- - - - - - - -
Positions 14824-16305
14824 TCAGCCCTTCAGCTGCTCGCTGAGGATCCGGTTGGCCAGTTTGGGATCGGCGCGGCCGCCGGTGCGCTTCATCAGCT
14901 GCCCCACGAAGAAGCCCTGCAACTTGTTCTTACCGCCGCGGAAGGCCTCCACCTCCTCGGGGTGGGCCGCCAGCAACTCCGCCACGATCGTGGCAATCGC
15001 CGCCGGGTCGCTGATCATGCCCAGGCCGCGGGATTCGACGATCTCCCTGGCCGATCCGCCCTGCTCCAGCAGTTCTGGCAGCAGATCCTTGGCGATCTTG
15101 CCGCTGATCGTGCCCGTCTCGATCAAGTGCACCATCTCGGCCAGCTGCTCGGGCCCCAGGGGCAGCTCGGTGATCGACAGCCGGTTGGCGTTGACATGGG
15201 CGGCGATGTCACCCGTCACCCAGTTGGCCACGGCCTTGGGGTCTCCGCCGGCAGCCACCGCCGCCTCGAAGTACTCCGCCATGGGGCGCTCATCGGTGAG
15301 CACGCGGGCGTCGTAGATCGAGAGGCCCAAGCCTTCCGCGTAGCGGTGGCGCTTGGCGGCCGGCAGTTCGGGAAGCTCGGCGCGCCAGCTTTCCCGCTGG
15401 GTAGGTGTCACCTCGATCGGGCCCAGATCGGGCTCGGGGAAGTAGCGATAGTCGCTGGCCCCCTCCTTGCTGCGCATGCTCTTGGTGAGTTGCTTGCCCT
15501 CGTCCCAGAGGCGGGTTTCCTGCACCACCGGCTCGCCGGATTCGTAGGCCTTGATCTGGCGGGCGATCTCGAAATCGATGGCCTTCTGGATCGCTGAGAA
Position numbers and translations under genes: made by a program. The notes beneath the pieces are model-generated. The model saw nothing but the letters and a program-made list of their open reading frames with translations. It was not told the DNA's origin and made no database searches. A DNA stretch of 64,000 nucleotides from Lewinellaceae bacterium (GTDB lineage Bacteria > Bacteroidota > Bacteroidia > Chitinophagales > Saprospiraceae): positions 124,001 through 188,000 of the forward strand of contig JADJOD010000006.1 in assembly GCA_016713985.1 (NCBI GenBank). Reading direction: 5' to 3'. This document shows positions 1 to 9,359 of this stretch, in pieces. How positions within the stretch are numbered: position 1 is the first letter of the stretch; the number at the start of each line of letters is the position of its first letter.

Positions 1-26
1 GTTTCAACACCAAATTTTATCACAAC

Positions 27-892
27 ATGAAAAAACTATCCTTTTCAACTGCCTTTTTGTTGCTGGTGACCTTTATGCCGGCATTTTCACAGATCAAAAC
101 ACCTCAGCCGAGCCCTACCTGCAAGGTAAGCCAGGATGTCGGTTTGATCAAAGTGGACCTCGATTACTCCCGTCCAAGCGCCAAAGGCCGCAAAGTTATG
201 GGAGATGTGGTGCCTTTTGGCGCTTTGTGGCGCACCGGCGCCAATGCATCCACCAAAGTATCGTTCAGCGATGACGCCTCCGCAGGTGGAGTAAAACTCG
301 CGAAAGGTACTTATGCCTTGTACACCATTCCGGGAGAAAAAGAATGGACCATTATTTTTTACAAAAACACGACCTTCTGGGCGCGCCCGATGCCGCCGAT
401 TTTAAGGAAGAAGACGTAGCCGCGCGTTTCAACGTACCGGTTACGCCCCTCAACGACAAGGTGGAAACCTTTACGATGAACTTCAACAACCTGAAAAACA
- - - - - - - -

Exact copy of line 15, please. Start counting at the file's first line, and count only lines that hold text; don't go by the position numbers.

101 ACCTCAGCCGAGCCCTACCTGCAAGGTAAGCCAGGATGTCGGTTTGATCAAAGTGGACCTCGATTACTCCCGTCCAAGCGCCAAAGGCCGCAAAGTTATG